Unmuting the the Legacy of Dr. Martin Luther King Jr.

I saw three “capitalism in honor of Martin Luther King Day” commercials this week. Sears, Kmart and some mattress company really wants us to celebrate the life of the martyred Civil Rights champion by spending money we don’t have on crap we don’t need. And you might say… what’s the problem? We celebrate Jesus’ death and resurrection by buying and consuming bunnies filled with high fructose corn syrup. Why should Martin expect better treatment? That’s a good point sarcastic voice in my head.

But I guess like Jesus I am worried that what Martin Luther King actually said and did has gotten lost a glaze of rhetoric. And we all laugh and scoff at the corporations who choose to put commercials out there asking to come shop at their “MLK Day Sale.” But I don’t think KMart and friends are the only ones complicit in what Cornell West calls the “Santaclausification” of Martin Luther King.

And while I am happy to spend this whole post complaining about the people selling me mattresses in honor of Martin Luther King Jr., I’m going to leave that behind and pick on some people who are closer to my home: the progressive church.

I’ve been on a little bit of a rampage for the past few months. As much as I love the progressive church and the fact that it welcomed me and my call when we were both homeless, I have some challenges for them… us? And my challenge as it pertains to Martin Luther King Jr. is to not ignore race and racism when it comes to celebrating his legacy.

Now, this seems like a really dumb thing to have to say. But unfortunately it is necessary. Yes Dr. King spoke out against Vietnam and yes he was organizing the poor people’s campaign. Yes he saw the connections between many kinds of oppressions and many types of violence. But the root of his ministry and mission was to the freedom and dignity of people of African decent in the the US. His words very distinctly cut to the core of America’s racial history. In very specific terms he named and spoke out against the legalized physical, social, psychological and spiritual violence that was waged against African Americans every day.

He did speak about the war and about poverty because he saw the connection between various forms of oppressions. But one did not trump the other. But all these years later, majority white progressive churches, tend to lean heavily on his anti-war and anti-poverty angle while muting the struggle against racial oppression. I really am not sure why this has begun to happen. Is it because we are “post-racial”? Is it because Obama is president? Or is it because it is easier to talk against poverty and war than it is to talk about race? Is it the fact that if we spoke about the work that Martin Luther Kind did to end segregation, we’d have to admit that we didn’t really get finish doing that work in our churches?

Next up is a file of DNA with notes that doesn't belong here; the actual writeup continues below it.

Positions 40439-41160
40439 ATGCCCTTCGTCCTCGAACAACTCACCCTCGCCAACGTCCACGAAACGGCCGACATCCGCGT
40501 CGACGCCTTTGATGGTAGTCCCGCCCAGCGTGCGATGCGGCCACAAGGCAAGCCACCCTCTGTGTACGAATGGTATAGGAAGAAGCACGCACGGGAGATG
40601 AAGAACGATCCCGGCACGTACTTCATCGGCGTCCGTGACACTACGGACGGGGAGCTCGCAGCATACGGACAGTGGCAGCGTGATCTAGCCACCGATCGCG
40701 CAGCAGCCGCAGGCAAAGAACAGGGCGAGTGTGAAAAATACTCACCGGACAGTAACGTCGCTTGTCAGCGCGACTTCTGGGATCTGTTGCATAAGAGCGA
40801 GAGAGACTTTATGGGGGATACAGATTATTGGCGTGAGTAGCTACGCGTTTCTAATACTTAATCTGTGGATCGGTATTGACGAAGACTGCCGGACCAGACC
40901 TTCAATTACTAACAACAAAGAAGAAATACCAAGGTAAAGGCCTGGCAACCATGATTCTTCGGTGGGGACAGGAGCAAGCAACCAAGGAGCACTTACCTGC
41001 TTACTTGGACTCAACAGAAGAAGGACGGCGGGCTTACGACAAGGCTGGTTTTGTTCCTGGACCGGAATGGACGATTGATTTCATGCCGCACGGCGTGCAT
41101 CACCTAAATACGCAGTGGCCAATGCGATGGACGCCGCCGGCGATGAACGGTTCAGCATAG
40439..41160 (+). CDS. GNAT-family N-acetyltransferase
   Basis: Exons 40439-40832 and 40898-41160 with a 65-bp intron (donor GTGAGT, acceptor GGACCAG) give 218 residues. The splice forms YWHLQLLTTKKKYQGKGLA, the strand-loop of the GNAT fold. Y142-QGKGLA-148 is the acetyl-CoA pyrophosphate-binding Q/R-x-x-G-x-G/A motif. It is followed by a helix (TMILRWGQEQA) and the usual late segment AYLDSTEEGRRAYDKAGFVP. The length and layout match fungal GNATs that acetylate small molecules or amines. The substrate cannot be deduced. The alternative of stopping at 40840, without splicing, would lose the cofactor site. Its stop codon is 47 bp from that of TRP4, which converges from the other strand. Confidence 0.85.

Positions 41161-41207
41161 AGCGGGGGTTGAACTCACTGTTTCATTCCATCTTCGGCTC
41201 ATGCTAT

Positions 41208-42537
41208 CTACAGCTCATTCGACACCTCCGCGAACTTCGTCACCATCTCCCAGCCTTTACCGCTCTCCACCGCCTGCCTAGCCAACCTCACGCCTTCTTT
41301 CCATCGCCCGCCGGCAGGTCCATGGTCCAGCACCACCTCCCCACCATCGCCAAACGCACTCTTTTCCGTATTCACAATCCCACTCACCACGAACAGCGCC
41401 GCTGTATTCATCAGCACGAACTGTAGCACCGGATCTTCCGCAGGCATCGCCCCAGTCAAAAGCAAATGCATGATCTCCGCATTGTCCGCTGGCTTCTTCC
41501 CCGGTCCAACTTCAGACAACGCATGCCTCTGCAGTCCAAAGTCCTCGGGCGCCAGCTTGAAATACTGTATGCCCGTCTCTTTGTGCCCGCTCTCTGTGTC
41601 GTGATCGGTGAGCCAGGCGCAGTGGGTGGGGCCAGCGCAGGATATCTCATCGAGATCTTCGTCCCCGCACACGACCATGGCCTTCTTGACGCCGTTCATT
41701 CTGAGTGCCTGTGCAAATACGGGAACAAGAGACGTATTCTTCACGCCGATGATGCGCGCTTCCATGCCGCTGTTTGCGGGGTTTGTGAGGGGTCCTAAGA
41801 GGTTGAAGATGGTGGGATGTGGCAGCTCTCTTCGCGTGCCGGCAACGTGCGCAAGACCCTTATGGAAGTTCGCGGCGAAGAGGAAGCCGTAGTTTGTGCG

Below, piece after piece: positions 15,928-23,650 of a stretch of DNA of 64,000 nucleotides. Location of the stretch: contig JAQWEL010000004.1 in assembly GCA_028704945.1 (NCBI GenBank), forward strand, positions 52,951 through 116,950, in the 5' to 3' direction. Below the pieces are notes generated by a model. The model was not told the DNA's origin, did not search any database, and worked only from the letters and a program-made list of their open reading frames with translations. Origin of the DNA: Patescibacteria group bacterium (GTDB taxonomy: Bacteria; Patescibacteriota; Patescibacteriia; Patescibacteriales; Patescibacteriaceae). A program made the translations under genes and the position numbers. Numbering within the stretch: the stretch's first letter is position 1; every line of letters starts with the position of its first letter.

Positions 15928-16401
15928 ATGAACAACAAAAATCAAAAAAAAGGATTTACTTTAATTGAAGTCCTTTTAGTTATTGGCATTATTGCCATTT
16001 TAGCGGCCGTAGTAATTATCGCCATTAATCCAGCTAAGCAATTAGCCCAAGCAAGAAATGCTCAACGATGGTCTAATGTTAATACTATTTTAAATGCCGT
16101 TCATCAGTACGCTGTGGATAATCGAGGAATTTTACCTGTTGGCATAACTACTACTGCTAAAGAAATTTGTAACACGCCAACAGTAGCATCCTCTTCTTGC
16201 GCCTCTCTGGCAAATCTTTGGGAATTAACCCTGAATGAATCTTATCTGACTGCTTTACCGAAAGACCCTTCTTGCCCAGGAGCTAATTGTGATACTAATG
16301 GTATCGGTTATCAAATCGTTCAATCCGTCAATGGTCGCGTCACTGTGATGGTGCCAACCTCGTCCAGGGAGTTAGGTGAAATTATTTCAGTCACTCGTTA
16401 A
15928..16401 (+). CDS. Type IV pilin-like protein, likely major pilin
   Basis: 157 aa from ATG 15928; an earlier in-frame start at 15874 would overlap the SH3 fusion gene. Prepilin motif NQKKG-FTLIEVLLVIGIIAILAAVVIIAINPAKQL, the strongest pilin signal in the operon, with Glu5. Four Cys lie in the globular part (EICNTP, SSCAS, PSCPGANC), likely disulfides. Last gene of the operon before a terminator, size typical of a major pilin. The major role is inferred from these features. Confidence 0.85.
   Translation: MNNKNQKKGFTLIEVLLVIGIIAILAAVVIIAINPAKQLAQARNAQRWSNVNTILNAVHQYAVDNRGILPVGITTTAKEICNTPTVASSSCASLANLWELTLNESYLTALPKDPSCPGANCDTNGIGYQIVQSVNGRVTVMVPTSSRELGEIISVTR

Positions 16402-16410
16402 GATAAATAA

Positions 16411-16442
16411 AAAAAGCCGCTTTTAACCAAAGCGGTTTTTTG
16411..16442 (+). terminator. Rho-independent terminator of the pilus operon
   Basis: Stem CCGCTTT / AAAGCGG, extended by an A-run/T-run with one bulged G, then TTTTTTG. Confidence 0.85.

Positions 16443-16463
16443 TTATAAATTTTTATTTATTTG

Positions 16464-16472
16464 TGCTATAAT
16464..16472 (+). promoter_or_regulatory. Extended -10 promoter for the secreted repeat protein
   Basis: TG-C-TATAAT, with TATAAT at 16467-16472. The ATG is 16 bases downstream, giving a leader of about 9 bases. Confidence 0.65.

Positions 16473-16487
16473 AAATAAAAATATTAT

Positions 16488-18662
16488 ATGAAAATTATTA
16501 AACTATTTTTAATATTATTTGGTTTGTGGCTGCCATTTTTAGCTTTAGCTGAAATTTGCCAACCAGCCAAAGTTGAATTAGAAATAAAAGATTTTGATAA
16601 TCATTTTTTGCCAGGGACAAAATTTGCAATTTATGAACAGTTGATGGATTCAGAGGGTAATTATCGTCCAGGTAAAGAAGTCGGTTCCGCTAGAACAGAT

I think it’s a kind of fear and guilt based denial that makes us want to make Dr. King into a man whose racial commentary didn’t go beyond speaking in vague terms about people of different “skin colors” getting together and singing a spiritual. It’s scary to think that some of what he actually said about racism in American may still be socially if not legally relevant.

As we walk, we must make the pledge that we shall always march ahead. We cannot turn back. There are those who are asking the devotees of civil rights, “When will you be satisfied?” We can never be satisfied as long as the Negro is the victim of the unspeakable horrors of police brutality. We can never be satisfied, as long as our bodies, heavy with the fatigue of travel, cannot gain lodging in the motels of the highways and the hotels of the cities. We cannot be satisfied as long as the Negro’s basic mobility is from a smaller ghetto to a larger one. We can never be satisfied as long as our children are stripped of their selfhood and robbed of their dignity by signs stating “For Whites Only”. We cannot be satisfied as long as a Negro in Mississippi cannot vote and a Negro in New York believes he has nothing for which to vote. No, no, we are not satisfied, and we will not be satisfied until justice rolls down like waters and righteousness like a mighty stream.-Some other words you probably have not heard from the “I Have a Dream Speech”.

1 Comment

  1. […] good friend, the Rev. Dominique Atchison, wrote an excellent post today on how the memory of how Dr. King’s words and deeds have since been […]

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